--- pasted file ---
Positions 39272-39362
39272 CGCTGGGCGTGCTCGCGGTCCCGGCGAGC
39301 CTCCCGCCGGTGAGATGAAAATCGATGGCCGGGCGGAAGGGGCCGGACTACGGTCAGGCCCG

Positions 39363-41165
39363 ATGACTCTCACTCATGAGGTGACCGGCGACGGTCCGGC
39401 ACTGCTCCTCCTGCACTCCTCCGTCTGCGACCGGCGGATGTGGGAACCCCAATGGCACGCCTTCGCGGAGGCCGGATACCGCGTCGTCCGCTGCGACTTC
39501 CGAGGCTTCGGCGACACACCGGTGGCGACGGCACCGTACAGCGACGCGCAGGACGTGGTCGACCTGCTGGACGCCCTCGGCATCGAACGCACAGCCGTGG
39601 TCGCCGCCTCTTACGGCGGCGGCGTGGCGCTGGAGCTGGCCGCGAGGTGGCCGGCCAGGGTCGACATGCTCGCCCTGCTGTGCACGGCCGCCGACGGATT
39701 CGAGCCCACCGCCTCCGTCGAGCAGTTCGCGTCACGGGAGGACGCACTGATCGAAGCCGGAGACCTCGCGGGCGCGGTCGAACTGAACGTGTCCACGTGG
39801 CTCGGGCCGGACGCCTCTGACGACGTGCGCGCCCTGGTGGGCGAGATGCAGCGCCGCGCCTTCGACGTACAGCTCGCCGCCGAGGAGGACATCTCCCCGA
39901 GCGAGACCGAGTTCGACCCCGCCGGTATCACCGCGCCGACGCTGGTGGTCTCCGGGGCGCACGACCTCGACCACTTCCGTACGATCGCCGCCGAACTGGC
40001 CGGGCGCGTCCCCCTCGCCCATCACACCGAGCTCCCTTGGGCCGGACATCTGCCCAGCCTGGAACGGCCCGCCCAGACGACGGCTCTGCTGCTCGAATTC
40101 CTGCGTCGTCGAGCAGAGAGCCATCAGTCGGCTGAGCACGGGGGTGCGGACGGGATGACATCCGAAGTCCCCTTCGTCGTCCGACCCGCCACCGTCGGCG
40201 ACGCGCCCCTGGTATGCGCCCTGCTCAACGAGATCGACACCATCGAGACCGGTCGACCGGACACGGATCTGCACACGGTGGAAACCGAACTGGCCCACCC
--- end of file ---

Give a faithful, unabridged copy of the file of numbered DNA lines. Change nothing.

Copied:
Positions 39272-39362
39272 CGCTGGGCGTGCTCGCGGTCCCGGCGAGC
39301 CTCCCGCCGGTGAGATGAAAATCGATGGCCGGGCGGAAGGGGCCGGACTACGGTCAGGCCCG

Positions 39363-41165
39363 ATGACTCTCACTCATGAGGTGACCGGCGACGGTCCGGC
39401 ACTGCTCCTCCTGCACTCCTCCGTCTGCGACCGGCGGATGTGGGAACCCCAATGGCACGCCTTCGCGGAGGCCGGATACCGCGTCGTCCGCTGCGACTTC
39501 CGAGGCTTCGGCGACACACCGGTGGCGACGGCACCGTACAGCGACGCGCAGGACGTGGTCGACCTGCTGGACGCCCTCGGCATCGAACGCACAGCCGTGG
39601 TCGCCGCCTCTTACGGCGGCGGCGTGGCGCTGGAGCTGGCCGCGAGGTGGCCGGCCAGGGTCGACATGCTCGCCCTGCTGTGCACGGCCGCCGACGGATT
39701 CGAGCCCACCGCCTCCGTCGAGCAGTTCGCGTCACGGGAGGACGCACTGATCGAAGCCGGAGACCTCGCGGGCGCGGTCGAACTGAACGTGTCCACGTGG
39801 CTCGGGCCGGACGCCTCTGACGACGTGCGCGCCCTGGTGGGCGAGATGCAGCGCCGCGCCTTCGACGTACAGCTCGCCGCCGAGGAGGACATCTCCCCGA
39901 GCGAGACCGAGTTCGACCCCGCCGGTATCACCGCGCCGACGCTGGTGGTCTCCGGGGCGCACGACCTCGACCACTTCCGTACGATCGCCGCCGAACTGGC
40001 CGGGCGCGTCCCCCTCGCCCATCACACCGAGCTCCCTTGGGCCGGACATCTGCCCAGCCTGGAACGGCCCGCCCAGACGACGGCTCTGCTGCTCGAATTC
40101 CTGCGTCGTCGAGCAGAGAGCCATCAGTCGGCTGAGCACGGGGGTGCGGACGGGATGACATCCGAAGTCCCCTTCGTCGTCCGACCCGCCACCGTCGGCG
40201 ACGCGCCCCTGGTATGCGCCCTGCTCAACGAGATCGACACCATCGAGACCGGTCGACCGGACACGGATCTGCACACGGTGGAAACCGAACTGGCCCACCC